I was sated. I was oversated. So much so that I felt one with the deep brown leather of the recliner that I was occupying. We were two stuffed amorphous things merged as one. Like some sort of gluttonous first world yin-yang circle.
The rich tobacco was simultaneously soothing and oppressive. Slowly it brought me from the pits of ‘itis’ to that peculiar nicotine alertness. I suppose that was the point of an after dinner smoke. It was meant to keep the conversation going.
There was much to converse about. The low-lit backroom was full of expectation. Our host’s lilting Latin baritone painting wild scenes with surprising fluency. The halting, grammatically awkward, cadence of the past few hours had completely faded. As if the Professors brain had completed shifting gears into English.
“So, you see, it’s really an amazing thing. They’re all over the place. Mostly under the sea. Do you know how to dive?”
“We aren’t Navy Seals but we’re certified.”
“We might be a grotesque tax funnel but we aren’t mercs.”
“I’m joking, point is, yeah we’re prepared to dive, deep, long, and hard.”
“Giggity.” Sam enjoined.
“To what depth?”
“Beyond 130 feet.”
We all waited to hear why this was spectacular.
Senhor Böhm pulled a fresh Davidoff from the humidor.
He had very languid, sort of fluid, movements. All the way up to that perfect snip just above the shoulder. The brisk cheery sound of a match, an arc, a draw, and an explosion of smoke all occurred with a hypnotic precision.
“Well, the thing is about a hundred miles off the coast of the Galapagos.”
“Yes, the largest megalith known to man. And much besides…”
Leo chuckled. “I do not like to ruin surprises.”
“We’re already plenty surprised.”
“Perhaps, but I can tell that you are skeptical about what lies in the Mato Grosso.”
“Professor, I could take you places that would make you doubt the very soil on which you stand. Lost archeological sites in thick forests aren’t beyond imagination. Even in the present day.”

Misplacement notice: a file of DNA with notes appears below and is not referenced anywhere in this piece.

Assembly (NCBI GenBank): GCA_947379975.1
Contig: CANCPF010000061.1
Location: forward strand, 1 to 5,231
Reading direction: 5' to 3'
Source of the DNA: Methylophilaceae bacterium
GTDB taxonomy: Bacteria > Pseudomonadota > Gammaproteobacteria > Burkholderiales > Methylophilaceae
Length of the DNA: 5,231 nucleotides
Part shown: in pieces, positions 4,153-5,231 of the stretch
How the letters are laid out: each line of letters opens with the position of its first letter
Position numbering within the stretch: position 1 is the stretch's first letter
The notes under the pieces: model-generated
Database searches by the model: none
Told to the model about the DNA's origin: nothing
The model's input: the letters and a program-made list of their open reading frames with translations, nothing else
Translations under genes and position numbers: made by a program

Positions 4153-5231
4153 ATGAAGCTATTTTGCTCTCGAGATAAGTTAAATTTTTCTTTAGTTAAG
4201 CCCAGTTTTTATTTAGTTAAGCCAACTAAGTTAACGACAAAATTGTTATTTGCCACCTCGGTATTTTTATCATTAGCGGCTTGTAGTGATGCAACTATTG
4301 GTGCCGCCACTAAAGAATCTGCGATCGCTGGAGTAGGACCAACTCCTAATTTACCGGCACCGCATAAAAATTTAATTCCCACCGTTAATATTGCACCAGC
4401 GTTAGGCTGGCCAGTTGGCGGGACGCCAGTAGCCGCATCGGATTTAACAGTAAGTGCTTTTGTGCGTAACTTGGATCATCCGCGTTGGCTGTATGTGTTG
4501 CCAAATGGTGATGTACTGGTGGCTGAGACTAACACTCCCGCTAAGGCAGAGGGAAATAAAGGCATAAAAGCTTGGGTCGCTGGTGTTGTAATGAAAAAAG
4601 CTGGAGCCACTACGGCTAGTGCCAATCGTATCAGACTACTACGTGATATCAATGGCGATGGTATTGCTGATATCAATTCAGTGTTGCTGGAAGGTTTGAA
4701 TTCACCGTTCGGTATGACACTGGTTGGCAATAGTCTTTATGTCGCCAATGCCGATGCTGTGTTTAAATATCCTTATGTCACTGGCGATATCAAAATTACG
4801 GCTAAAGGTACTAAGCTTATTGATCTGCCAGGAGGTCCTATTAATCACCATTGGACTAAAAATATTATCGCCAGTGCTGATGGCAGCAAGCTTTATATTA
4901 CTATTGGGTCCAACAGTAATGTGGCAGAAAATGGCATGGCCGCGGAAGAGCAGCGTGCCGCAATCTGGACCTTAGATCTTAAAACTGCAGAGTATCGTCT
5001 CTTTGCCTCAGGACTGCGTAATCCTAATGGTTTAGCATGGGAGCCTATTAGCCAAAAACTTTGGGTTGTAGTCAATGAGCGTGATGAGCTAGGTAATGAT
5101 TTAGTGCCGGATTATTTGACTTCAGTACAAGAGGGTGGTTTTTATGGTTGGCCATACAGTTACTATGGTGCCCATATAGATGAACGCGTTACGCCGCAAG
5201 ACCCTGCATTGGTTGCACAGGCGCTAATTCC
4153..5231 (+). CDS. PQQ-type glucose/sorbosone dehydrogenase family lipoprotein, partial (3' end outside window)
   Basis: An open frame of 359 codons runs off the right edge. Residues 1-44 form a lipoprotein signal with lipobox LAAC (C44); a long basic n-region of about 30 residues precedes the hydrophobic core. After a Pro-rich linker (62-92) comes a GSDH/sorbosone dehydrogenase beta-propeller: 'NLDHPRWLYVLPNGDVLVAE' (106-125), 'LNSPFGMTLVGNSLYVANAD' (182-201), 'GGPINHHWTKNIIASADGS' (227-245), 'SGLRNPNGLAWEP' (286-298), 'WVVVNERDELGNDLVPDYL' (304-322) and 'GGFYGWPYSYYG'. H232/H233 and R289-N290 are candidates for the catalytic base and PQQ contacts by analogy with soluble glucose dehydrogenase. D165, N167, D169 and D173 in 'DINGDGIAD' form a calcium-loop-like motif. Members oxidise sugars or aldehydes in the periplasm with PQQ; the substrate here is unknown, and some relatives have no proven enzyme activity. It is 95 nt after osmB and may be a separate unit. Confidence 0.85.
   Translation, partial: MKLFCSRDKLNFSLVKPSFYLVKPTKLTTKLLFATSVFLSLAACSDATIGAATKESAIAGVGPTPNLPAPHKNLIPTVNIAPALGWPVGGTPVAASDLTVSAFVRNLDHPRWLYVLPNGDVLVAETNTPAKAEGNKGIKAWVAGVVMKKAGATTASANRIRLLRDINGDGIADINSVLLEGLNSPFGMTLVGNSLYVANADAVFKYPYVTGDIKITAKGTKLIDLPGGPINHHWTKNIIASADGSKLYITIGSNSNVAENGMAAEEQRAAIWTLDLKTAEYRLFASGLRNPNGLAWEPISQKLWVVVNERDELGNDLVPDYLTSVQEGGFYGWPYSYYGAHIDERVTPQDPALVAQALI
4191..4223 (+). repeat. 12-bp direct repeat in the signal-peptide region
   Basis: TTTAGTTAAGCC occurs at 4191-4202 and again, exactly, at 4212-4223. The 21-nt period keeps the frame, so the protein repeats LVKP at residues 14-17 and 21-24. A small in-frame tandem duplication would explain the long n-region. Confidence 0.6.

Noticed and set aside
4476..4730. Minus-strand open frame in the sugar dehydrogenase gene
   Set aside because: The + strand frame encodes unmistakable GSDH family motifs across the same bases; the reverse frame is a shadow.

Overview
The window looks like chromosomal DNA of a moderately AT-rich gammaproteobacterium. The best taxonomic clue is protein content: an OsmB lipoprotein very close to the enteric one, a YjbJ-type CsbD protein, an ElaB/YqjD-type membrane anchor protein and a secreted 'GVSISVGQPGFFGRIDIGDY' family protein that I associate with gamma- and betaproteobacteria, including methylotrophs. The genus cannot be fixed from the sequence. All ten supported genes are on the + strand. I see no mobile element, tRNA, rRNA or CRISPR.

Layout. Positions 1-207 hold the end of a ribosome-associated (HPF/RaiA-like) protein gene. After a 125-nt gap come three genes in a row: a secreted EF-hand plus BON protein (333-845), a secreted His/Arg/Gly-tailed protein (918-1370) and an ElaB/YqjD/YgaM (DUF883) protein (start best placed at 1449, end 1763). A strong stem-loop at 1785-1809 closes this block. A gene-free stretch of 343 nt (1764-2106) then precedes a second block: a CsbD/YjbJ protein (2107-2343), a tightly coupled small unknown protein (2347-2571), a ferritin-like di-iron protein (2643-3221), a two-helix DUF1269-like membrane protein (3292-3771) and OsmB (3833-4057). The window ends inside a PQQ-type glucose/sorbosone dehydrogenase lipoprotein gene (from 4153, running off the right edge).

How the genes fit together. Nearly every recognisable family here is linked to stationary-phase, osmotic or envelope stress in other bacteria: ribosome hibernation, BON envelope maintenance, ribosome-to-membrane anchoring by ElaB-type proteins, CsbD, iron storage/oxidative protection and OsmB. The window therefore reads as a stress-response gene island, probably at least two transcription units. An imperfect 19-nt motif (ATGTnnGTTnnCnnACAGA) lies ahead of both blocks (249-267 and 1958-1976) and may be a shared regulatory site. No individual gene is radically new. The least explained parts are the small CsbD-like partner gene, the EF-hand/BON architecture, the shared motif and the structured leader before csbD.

Our host simply smiled in that friendly perpetually amused sort of way.
“The young always think they’ve seen it all.” He laughed.
“Young? I’ve been officially too creepy to go to a rock show for almost a year now.”
“Perhaps, but I am old enough to be your father and I must tell you that, you will enjoy life much more if you really let the mystery in.”
‘Old enough to be my father…’ I mused regarding the smooth clean-cut features, the lack of paunch, the bright smiling eyes that radiated so much energy I’d swear they were on the verge of exploding.
“Don’t look so surprised, you will be the same as I, if you learn to love good work, and good food.”
“I don’t believe you.”
“Guess when I finished Uni?”
I thought for a bit.
Leo laughed in his quiet, gentlemanly way, for a long time.
“I am very flattered but…off by two decades I’m afraid.”
“UC Berkley, 1984.”
At this, our host produced a passport from his blazer. He handed it to me.
‘Jesus. March 19th …1958…’ I thought to myself as I inspected the document. Looking for signs of forgery. He certainly had the demeanor of a practical joker.
Again, he was chuckling quietly to himself.
‘He’s three years older than my father.’ I felt my brow furrow as I looked from the date to the man.
“Yes! And as you can see my birthday was only a week ago! And what a wonderful present Senhor Hoyt has brought me!”
I was still skeptical. But maybe it was possible. He did have that sort of posh energy that I’d seen in athletic frat boys. ‘Good food and good work…’ Still though…
My reverie was broken by Sam’s excited soprano, “So when!?”
“I will leave for the Galapagos in two days. You boys will leave for Richmond in three. But ah! The future is dull and unreal…for now I have always meant to see Staten Island.”
1.1 (Intro) The Sketch of Sam Monroe
1.2 The Cajun Prayer
Help a Hipster